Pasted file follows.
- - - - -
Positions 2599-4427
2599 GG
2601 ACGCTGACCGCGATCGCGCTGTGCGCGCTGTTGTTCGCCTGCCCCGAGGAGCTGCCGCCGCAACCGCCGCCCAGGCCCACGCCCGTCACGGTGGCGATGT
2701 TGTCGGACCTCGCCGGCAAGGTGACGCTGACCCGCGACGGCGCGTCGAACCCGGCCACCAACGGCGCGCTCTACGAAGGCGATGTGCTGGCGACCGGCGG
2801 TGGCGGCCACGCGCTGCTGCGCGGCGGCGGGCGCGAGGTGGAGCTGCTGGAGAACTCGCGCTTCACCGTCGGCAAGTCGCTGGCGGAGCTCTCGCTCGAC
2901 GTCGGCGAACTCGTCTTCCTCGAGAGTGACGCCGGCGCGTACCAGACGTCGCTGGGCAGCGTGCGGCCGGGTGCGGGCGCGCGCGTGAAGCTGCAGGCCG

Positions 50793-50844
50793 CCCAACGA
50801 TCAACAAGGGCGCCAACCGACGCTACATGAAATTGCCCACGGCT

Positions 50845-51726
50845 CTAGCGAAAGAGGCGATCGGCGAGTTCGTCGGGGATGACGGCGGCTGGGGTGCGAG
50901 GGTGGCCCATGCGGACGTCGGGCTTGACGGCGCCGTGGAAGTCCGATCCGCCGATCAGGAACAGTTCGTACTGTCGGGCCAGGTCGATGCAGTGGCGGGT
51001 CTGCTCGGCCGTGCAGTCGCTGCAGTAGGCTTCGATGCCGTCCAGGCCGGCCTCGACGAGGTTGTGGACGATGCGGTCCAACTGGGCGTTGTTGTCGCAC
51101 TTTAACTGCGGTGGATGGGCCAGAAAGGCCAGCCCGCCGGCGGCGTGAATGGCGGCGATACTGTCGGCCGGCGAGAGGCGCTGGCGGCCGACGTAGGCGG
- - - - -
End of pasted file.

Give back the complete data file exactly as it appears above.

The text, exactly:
Positions 2599-4427
2599 GG
2601 ACGCTGACCGCGATCGCGCTGTGCGCGCTGTTGTTCGCCTGCCCCGAGGAGCTGCCGCCGCAACCGCCGCCCAGGCCCACGCCCGTCACGGTGGCGATGT
2701 TGTCGGACCTCGCCGGCAAGGTGACGCTGACCCGCGACGGCGCGTCGAACCCGGCCACCAACGGCGCGCTCTACGAAGGCGATGTGCTGGCGACCGGCGG
2801 TGGCGGCCACGCGCTGCTGCGCGGCGGCGGGCGCGAGGTGGAGCTGCTGGAGAACTCGCGCTTCACCGTCGGCAAGTCGCTGGCGGAGCTCTCGCTCGAC
2901 GTCGGCGAACTCGTCTTCCTCGAGAGTGACGCCGGCGCGTACCAGACGTCGCTGGGCAGCGTGCGGCCGGGTGCGGGCGCGCGCGTGAAGCTGCAGGCCG

Positions 50793-50844
50793 CCCAACGA
50801 TCAACAAGGGCGCCAACCGACGCTACATGAAATTGCCCACGGCT

Positions 50845-51726
50845 CTAGCGAAAGAGGCGATCGGCGAGTTCGTCGGGGATGACGGCGGCTGGGGTGCGAG
50901 GGTGGCCCATGCGGACGTCGGGCTTGACGGCGCCGTGGAAGTCCGATCCGCCGATCAGGAACAGTTCGTACTGTCGGGCCAGGTCGATGCAGTGGCGGGT
51001 CTGCTCGGCCGTGCAGTCGCTGCAGTAGGCTTCGATGCCGTCCAGGCCGGCCTCGACGAGGTTGTGGACGATGCGGTCCAACTGGGCGTTGTTGTCGCAC
51101 TTTAACTGCGGTGGATGGGCCAGAAAGGCCAGCCCGCCGGCGGCGTGAATGGCGGCGATACTGTCGGCCGGCGAGAGGCGCTGGCGGCCGACGTAGGCGG